Not by dictionary.com’s definition: [ˌjentrəfəˈkāSH(ə)n] NOUN the process of renovating and improving a house or district so that it conforms to middle-class taste.
That doesn’t sound too controversial. People go in and clean up an area, make it more livable. There must be more to it to explain how the word gets heated up and shot out like a bullet. This popped up on the CDC site under Health Effects of Gentrification:
Gentrification is often defined as the transformation of neighborhoods from low value to high value. This change has the potential to cause displacement of long-time residents and businesses. Displacement happens when long-time or original neighborhood residents move from a gentrified area because of higher rents, mortgages, and property taxes.
Gentrification is a housing, economic, and health issue that affects a community’s history and culture and reduces social capital. It often shifts a neighborhood’s characteristics (e.g., racial/ethnic composition and household income) by adding new stores and resources in previously run-down neighborhoods.
I’m truly not sure how the Center for Disease Control underwrote a housing topic. Gentrification= Disease? (to be fair, they do start the page with this disclosure: “This website is archived for historical purposes and is no longer being maintained or updated.”) However this definition does a great job of setting up the issues which incite a passionate response. And setting up the issues is all this first post will do for this complex scenario.
Straight off, in the first line, is the accurate observation that the process of replacing roofs, tightening wobblily rails and putting in new windows increases property values in a neighborhood. This should not be controversial–ideally owners at all levels of housing can keep up on maintenance (and if you own a home you know that this is a dependable demand). The controversy arises when the change in the value of property, and hence rents, makes it unaffordable to the current residents.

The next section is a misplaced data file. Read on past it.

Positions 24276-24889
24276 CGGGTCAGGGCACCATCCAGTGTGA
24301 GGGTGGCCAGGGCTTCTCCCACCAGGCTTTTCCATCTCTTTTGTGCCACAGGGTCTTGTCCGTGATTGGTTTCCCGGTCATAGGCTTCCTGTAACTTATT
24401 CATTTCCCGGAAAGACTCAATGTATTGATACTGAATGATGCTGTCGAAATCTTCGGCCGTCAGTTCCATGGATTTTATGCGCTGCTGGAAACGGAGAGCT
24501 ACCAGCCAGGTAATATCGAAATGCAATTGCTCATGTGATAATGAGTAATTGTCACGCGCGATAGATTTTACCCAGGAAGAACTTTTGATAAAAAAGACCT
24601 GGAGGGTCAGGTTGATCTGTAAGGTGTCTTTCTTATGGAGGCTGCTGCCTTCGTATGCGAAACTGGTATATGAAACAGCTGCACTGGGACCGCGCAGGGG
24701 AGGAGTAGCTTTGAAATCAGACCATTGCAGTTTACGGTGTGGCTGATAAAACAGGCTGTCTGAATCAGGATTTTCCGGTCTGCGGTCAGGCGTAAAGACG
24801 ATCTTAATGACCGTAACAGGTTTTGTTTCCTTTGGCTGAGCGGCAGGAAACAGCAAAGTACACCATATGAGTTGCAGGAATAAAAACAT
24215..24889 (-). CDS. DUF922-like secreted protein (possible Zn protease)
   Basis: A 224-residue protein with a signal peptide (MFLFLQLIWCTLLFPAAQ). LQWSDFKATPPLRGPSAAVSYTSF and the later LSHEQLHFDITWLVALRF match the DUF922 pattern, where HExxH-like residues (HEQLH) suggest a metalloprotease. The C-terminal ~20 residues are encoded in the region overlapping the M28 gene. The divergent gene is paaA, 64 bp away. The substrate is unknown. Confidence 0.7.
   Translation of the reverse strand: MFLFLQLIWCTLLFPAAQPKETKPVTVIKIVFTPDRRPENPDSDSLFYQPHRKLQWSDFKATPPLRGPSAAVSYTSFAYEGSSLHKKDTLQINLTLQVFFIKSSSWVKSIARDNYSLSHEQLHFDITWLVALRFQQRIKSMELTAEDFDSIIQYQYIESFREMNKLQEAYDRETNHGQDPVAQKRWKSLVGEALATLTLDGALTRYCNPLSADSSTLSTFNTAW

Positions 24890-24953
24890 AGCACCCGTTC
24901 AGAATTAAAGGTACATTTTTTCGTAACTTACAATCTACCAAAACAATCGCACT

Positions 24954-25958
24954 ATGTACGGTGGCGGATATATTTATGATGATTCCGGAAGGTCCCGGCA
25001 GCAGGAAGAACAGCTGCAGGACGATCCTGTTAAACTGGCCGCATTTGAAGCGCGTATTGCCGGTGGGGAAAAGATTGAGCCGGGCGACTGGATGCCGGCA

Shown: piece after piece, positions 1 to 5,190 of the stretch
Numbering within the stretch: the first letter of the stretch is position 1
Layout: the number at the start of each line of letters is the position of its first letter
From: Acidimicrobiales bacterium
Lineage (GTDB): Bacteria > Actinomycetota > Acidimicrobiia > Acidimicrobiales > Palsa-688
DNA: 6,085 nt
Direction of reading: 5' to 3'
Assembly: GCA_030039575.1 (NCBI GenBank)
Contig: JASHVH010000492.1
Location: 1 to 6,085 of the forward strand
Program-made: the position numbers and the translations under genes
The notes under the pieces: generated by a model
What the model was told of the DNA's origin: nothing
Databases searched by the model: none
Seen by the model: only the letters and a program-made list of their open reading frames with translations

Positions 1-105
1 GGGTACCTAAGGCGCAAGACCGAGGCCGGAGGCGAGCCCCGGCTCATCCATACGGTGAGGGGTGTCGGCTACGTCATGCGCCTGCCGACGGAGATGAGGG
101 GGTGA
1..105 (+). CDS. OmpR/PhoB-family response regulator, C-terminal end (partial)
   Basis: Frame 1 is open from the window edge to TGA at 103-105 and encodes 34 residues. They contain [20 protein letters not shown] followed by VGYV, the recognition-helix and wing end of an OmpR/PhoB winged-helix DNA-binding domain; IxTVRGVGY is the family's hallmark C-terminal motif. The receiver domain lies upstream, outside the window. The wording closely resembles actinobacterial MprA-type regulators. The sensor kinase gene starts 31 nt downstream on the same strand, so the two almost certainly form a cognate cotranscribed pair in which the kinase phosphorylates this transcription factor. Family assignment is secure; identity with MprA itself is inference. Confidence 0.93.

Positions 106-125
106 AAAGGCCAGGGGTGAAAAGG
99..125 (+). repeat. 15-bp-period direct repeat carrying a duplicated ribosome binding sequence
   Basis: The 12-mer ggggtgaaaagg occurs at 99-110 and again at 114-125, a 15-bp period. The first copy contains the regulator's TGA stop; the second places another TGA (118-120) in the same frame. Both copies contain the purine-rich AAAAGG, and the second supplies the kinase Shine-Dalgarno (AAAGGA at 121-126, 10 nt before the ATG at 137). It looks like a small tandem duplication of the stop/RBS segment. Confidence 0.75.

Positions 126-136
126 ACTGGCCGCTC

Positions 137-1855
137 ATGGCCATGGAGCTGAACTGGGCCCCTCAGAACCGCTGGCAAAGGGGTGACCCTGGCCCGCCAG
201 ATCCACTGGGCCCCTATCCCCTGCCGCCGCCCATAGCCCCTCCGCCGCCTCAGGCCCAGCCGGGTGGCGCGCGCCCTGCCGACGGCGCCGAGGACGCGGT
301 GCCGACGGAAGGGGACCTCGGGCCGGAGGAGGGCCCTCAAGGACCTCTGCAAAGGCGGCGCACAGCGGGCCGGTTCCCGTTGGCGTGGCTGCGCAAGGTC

Be sure to understand that this is about value, and who ends up with it. The motivation to build equity drives, in part, the purchase and renovations of a home. A home to do with as you choose and to make your own. Property owners increase their net worth when more buyers want to move in. So gentrification is a good thing, not bad for those whose names are on the deeds.
The passionate objection to gentrification lies in the garbled mess of the second paragraph. Let’s try to pull it apart–but first understand the scenario. An investor, or a homeowner, has to receive some compensating factors to dive in and do the work to repair a home which is begging for all the big ticket items: new heating systems, siding, windows, roof. And that’s before you even get to all the interior stuff like new kitchens, bath, maybe even rewiring the old knob and tube wiring which is known to cause house fires. The compensation is a higher valued home.
To turn a whole neighborhood, where the majority of houses find themselves in a similar state of deferred maintenance, would take a while. We’re not just talking one spring sales season following a year of living with contractors coming and going. Elevating a neighborhood to a new standard is pushing a decade’s worth of work.
Gentrification is described with a sense of immediate turnover, which simply isn’t how it happens.
What is upsetting to people is that a sweeping renovation to an area produces a negative externality for the folks who were benefiting from the low cost of substandard housing. Furthermore, if these renters leave the area, they may leave behind favors accumulated through other social groups with geographic anchors. They take a loss for the chits left on the table for non-fungible work.
At the core of much of the renter’s rights activism you will find this concept of value and who gets it. There is a sense that despite contributing to their neighborhoods of their time and activity, renters fail to earn value. Only property owners do. So the policy is to divert equity from property owners to renters through initiatives like TOPA.
We can do better. But first we have to understand how to calculate value.